She underwent endoscopic transnasal transsphenoidal pituitary tumor excision under general anaesthesia. Intraoperatively, the sella was abnormally low lying and thickened, tumor was avascular and fibrous in consistency and was excised preserving the normal arachnoid membrane with no cerebrospinal fluid (CSF) leak. Histopathological examination revealed tissue fragments composed of numerous epithelioid granulomas, some with central caseous necrosis and occasional Langhans' giant cells [Figure 3] and [Figure 4]. Periphery showed dense lymphocytic infiltrate mixed with plasma cells and fibrosis. Stroma showed few glands lined by cuboidal cells. Acid-fast bacilli stain was found to be negative. The features were consistent with granulomatous inflammation suggestive of tubercular etiology. Perioperative period was uneventful except for transient diabetes insipidus. Postsurgery, the patient was started on anti-tubercular and hormonal replacement therapy. She is on regular follow-up since the past 3 months and is recovering without any sequelae.{Figure 3}{Figure 4}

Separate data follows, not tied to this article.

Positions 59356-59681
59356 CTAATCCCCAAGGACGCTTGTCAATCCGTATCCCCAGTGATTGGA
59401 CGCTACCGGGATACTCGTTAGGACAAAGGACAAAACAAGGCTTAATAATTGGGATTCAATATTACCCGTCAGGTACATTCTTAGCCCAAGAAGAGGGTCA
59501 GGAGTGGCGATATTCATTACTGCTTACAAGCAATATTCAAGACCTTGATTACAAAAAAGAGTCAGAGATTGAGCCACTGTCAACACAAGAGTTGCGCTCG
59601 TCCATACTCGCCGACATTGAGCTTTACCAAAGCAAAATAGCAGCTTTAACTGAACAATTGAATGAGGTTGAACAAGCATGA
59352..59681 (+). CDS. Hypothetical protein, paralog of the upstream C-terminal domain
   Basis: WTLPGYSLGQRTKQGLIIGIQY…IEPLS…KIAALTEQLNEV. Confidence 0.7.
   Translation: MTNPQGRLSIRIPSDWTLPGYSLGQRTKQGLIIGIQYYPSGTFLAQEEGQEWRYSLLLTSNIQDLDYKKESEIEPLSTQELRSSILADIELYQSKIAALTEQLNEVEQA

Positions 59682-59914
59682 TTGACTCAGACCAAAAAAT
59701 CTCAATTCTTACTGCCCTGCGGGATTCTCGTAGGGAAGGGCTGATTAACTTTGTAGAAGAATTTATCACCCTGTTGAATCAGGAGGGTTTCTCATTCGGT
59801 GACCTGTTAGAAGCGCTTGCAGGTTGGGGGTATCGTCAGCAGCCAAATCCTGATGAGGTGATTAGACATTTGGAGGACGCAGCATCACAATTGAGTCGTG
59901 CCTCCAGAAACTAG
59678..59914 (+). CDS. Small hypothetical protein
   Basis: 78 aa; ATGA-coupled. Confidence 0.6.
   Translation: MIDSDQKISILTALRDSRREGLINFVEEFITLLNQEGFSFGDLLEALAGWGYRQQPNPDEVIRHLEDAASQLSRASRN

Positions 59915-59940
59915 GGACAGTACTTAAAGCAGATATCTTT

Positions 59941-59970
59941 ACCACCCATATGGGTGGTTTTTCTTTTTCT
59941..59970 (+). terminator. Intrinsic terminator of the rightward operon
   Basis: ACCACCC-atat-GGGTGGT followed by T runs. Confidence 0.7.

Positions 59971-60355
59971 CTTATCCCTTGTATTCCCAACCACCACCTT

Central nervous system tuberculosis contributes to 1% of tuberculosis cases worldwide.[3] The first report of intrasellar tuberculoma was published by Coleman et al.[4] Intracranial tuberculomas contribute to 0.15%–4% of intracranial space-occupying lesions. Kim et al.[5] stated that pituitary tuberculous infection disseminates by hematogenous route, direct extension from paranasal sinus, or secondary to tuberculous meningitis. The past history or active tuberculous infection elsewhere in the body was seen in 30% of patients.